"Sixteen Candles" (1984): This will always be my favorite of the John Hughes movies. It's a bonafide classic of the '80s with wonderful performances from Molly Ringwald and Anthony Michael Hall. This is my favorite because it's really funny (Long Duk Dong especially, and Anthony Michael Hall's team of geeks) but also sorta touching. Anyone can identify with Samantha Baker's sadness, and how she doesn't really know why she's sad, just that she is sad. That's really quite touching, in my opinion. There are some great scenes, like the one between Molly Ringwald and Anthony Michael Hall in the shop room, or when Molly Ringwald and her dad (Paul Dooley, recently on "Desperate Housewives") have a nice conversation at night in the living room. It's scenes like this that make the movie truly great, more so than other teen movies.
"The Breakfast Club" (1985): While not my favorite of the John Hughes films, this is also a classic and quite possibly the most famous of his work. I'm a sophomore in high school, and I still hear people talking about this one all the time, which proves just how enduring and timeless the work of John Hughes really is. This movie is a wonderful ensemble with great work from Molly Ringwald, Emilio Estevez, Ally Sheedy, Anthony Michael Hall, and especially Judd Nelson. Also, Paul Gleason is the perfect jackass. Great '80s fun with plenty of touching moments and a wonderful ending.
"Weird Science" (1985): This is just plain wacky fun. It's different in style from the other two films in this collection, but I love it just as much. It's crazy and wild and out of control and it's just great. Anthony Michael Hall and Ilan-Mitchell Smith make the perfect geeks, and Kelly LeBrock is so wonderfully sexy. A noteable part of this movie is the incredible Oingo Boingo theme song, "Weird Science," which is just about the coolest song ever.
So, what about this set? It should be noted that the three disks in this collection are the same three disks from the previously released "High School Reunion Collection," and even come with an ad for that collection. The quality is great. The movies are all remastered in anamorphic widescreen and look beautiful. The cool thing is that "Sixteen Candles" and "Weird Science" come with their original theatrical soundtracks and not the changed VHS soundtracks, which is really nice.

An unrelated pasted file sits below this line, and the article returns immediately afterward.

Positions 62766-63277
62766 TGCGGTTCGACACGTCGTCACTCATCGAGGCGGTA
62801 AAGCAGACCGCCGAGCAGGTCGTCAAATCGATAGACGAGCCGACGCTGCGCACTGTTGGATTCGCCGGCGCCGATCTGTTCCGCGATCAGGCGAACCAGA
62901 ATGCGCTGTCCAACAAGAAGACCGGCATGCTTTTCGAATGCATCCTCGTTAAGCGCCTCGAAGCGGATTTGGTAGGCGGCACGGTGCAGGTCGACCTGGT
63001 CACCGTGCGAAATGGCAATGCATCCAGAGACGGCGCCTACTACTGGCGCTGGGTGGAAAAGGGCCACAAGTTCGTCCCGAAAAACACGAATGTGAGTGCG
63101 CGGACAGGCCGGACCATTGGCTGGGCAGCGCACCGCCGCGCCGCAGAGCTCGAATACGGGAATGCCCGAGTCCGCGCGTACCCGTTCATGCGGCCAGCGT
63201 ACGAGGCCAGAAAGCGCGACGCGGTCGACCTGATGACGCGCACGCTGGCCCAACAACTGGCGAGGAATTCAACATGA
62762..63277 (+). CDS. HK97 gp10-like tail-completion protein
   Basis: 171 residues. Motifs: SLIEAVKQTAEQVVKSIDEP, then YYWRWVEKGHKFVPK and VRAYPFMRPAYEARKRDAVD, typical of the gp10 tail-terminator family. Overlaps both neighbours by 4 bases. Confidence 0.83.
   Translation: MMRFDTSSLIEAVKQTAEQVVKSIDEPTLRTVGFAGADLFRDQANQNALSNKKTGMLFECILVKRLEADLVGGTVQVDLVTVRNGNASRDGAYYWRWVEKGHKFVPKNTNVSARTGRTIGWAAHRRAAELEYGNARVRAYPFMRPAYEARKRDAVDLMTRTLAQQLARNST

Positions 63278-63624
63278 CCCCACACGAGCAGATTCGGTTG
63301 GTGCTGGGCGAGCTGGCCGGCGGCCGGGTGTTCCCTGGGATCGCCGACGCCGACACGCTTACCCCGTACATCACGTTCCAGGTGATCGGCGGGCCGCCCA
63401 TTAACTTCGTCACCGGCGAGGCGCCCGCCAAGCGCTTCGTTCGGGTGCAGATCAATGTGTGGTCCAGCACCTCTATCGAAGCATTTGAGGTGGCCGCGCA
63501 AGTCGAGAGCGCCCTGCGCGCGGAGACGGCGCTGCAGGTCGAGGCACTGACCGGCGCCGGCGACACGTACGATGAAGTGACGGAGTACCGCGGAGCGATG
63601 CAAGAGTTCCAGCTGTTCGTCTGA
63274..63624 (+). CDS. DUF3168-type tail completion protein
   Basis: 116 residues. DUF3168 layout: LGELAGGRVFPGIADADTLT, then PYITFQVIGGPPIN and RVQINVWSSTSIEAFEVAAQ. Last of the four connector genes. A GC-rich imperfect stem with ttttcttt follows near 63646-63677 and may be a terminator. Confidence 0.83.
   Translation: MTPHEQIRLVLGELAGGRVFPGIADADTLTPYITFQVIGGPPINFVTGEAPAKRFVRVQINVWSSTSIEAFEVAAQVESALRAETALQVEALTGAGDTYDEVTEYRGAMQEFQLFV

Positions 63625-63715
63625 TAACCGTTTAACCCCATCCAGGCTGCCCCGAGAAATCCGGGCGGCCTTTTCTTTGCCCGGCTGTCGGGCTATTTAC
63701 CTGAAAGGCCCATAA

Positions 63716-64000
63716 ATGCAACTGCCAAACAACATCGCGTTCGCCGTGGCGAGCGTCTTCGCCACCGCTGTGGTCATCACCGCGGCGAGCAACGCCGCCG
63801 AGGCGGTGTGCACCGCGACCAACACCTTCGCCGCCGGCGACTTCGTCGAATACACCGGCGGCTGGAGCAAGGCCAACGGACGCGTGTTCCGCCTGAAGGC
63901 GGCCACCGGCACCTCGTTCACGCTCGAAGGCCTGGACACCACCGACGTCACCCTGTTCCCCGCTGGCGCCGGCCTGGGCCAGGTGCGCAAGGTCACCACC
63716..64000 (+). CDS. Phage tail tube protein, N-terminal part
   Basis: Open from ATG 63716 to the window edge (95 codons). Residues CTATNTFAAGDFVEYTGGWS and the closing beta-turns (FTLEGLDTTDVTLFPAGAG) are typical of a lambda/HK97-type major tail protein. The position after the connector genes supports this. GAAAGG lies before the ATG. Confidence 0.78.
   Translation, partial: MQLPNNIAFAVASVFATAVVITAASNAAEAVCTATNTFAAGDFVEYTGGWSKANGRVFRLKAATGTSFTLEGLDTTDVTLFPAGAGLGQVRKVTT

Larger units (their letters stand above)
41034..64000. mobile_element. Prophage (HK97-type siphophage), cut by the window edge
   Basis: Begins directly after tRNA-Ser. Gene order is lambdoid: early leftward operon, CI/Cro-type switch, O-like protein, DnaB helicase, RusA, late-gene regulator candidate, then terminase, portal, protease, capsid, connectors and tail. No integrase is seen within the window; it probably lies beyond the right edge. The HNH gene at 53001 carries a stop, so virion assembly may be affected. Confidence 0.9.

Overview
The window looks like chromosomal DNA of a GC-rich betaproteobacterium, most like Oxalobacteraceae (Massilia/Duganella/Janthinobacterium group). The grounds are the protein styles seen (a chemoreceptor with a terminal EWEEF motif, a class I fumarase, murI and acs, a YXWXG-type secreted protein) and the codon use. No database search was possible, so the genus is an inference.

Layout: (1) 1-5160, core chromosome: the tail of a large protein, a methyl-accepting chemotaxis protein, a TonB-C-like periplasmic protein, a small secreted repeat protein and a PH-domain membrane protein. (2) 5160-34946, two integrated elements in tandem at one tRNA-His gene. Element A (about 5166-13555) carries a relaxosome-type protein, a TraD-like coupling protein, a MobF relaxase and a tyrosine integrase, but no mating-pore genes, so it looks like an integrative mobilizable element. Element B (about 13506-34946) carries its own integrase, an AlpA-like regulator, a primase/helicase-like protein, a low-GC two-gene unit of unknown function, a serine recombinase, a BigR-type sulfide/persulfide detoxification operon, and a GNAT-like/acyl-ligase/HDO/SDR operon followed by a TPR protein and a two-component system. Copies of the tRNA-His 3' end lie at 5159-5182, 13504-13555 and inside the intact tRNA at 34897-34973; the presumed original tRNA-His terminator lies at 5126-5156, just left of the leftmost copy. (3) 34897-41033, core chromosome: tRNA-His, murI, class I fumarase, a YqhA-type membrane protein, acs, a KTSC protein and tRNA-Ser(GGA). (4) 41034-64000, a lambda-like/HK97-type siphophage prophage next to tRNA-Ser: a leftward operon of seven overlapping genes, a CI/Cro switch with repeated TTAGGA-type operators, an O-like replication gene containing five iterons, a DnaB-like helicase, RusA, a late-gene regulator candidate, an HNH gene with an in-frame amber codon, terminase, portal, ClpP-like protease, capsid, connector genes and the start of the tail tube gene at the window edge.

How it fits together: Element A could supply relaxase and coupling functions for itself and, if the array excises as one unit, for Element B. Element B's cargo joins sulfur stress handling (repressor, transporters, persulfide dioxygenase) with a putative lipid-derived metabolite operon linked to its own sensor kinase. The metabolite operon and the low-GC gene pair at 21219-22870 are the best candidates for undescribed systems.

The thing that makes this collection distictive is definately the gorgeous binder package. Looking at the above picture is not the same as really seeing it. This is just a beautiful piece of art. It really is a binder, with clasps and everything, and the movies enclosed in little slips on the clasps. It's truly lovely and looks very noteable on the shelf.
This set also comes with an extra CD featuring eight great '80s songs, including "True" (Spandau Ballet), "If You Leave" (Orchestral Maneuvers In The Dark), "Weird Science" (Oingo Boingo), "Oh Yeah" (Yello)," and "Don't You (Forget About Me)" (Simple Minds). This set is definately worth buying for this CD. I listen to it all the time. I love these songs, so much, and each one is good, although my favorite is by far "If You Leave," followed closely by "Weird Science." Trust me, if you get this set, you'll find yourself listening to this CD all the time. It's just great.
So, the only thing that this set lacks is special features. I for one was very dissapointed to see that none of the deleted scenes from the TV versions of the film made it here. All three have some footage that can only be seen on TV, but Universal was not generous enough to bestow it upon us, which is a shame. Basically, there's nothing here in the way of special features, except for trailers on "The Breakfast Club" and "Weird Science." So, if you're into special feautres, you'll be severely dissapointed.